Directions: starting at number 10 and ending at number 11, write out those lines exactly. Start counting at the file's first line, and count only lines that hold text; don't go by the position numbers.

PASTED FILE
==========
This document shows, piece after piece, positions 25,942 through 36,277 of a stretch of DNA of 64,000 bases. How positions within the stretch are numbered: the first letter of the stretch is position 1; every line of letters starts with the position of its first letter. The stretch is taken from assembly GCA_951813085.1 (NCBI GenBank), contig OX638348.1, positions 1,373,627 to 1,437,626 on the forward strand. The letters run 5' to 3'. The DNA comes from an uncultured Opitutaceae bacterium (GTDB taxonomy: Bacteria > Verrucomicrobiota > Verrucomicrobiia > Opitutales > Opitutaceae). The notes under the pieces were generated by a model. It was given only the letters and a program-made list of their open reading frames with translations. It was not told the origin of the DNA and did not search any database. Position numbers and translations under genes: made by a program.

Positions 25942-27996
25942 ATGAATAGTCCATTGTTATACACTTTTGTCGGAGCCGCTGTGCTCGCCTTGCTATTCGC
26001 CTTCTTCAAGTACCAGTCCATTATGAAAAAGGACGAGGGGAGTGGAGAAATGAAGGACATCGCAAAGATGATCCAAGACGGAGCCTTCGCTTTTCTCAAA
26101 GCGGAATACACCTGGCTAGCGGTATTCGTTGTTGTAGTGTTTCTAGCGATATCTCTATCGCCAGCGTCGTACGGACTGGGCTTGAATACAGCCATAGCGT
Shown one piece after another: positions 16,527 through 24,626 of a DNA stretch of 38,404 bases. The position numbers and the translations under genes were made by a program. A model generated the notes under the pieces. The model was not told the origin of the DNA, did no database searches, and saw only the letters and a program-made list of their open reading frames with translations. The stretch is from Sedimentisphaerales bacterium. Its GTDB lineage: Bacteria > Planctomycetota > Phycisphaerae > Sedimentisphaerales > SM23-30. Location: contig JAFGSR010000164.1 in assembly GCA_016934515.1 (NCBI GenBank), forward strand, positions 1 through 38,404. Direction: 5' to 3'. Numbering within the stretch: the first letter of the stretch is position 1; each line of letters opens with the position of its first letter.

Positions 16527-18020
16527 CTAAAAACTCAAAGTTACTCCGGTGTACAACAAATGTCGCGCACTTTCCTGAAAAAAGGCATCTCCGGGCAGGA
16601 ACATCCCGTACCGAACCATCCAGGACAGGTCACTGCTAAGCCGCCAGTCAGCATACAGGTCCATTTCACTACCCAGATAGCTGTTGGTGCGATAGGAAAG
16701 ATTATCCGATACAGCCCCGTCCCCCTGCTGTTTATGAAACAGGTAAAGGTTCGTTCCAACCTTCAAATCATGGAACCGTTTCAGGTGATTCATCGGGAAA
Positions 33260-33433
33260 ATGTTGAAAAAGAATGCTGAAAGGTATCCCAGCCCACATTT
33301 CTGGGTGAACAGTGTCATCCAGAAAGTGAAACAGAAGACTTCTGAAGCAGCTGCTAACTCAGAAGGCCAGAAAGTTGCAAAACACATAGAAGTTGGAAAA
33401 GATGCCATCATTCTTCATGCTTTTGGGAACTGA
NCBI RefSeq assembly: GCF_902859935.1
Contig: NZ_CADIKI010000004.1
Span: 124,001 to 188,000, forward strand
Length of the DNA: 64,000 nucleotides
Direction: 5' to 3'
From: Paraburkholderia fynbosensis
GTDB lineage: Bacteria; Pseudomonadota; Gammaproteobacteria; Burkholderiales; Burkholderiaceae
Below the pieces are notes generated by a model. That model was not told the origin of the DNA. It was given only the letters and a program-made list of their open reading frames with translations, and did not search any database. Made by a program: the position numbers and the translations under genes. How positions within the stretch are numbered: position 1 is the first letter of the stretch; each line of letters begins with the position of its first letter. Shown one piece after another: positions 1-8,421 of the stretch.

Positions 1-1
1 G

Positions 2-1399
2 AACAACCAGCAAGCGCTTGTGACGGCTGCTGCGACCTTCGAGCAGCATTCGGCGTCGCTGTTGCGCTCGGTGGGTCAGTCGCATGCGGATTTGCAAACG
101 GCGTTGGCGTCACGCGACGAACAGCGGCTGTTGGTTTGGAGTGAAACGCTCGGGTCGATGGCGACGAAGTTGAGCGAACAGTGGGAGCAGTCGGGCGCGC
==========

16701 ATTATCCGATACAGCCCCGTCCCCCTGCTGTTTATGAAACAGGTAAAGGTTCGTTCCAACCTTCAAATCATGGAACCGTTTCAGGTGATTCATCGGGAAA
Positions 33260-33433